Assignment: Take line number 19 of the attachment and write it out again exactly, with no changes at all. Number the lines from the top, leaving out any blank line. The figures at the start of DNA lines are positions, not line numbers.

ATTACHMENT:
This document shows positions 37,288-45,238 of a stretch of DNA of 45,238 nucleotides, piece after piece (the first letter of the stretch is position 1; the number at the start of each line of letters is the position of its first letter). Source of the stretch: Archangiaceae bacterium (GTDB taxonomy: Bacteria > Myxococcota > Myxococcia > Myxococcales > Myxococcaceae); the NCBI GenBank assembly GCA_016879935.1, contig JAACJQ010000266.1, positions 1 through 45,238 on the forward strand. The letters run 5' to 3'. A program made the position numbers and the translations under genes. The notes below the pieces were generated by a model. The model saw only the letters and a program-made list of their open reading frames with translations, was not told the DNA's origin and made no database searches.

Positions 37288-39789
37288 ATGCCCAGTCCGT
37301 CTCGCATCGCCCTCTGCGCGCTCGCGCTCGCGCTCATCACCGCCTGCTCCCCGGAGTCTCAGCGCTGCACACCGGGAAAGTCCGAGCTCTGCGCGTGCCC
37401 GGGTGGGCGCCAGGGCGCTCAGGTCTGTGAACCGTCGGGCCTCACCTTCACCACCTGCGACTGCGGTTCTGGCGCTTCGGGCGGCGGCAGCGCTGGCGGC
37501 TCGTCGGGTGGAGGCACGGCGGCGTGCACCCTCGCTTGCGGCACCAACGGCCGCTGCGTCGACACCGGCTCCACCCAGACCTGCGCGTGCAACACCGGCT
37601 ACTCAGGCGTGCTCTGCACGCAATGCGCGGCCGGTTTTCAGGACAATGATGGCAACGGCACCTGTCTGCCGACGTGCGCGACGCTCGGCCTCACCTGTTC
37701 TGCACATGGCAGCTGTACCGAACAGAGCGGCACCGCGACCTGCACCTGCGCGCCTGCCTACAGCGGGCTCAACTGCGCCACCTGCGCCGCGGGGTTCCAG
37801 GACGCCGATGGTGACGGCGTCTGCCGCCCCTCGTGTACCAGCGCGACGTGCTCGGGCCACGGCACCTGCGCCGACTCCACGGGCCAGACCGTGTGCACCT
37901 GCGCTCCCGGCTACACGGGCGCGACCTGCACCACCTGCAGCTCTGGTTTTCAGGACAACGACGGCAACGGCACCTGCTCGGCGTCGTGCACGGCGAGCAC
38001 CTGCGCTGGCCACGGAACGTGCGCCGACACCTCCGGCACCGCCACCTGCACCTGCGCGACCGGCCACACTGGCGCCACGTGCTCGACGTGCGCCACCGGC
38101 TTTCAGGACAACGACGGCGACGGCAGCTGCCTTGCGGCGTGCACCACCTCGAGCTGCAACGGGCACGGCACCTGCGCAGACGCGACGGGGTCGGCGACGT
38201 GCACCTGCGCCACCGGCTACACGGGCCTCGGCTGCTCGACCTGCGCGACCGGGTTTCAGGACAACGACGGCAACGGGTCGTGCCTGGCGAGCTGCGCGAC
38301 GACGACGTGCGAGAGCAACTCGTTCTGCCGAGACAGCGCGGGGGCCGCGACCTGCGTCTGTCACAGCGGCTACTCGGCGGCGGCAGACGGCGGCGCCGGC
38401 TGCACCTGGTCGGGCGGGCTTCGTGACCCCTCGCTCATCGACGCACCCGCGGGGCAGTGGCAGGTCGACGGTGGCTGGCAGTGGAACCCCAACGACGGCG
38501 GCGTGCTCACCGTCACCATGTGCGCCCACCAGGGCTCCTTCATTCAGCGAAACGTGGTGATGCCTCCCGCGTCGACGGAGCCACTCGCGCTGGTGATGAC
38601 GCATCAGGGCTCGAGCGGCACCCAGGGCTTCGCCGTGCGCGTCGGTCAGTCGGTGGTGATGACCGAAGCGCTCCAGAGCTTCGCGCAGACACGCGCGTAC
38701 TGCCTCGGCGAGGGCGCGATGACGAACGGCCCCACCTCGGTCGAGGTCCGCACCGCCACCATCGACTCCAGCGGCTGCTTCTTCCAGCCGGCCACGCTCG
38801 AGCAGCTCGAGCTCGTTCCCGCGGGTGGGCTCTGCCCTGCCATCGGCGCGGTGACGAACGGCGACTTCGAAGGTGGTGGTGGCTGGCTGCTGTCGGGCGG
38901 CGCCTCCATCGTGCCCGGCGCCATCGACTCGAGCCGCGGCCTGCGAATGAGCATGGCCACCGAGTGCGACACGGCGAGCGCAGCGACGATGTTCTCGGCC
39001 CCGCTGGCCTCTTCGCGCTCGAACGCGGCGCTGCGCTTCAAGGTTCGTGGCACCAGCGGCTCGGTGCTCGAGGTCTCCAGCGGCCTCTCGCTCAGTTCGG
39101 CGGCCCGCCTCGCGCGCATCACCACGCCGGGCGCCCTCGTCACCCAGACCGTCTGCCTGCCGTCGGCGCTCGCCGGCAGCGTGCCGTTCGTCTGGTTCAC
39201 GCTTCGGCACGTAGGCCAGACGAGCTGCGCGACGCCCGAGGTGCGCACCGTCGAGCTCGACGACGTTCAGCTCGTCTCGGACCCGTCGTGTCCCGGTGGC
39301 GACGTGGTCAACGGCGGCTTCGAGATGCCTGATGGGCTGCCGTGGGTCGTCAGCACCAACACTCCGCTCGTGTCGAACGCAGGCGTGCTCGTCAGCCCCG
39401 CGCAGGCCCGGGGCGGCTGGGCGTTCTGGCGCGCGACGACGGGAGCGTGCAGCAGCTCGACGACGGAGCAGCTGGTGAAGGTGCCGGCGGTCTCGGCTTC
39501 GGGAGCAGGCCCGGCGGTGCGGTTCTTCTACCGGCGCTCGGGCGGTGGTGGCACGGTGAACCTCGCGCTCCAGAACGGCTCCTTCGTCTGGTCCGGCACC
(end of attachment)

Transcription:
38801 AGCAGCTCGAGCTCGTTCCCGCGGGTGGGCTCTGCCCTGCCATCGGCGCGGTGACGAACGGCGACTTCGAAGGTGGTGGTGGCTGGCTGCTGTCGGGCGG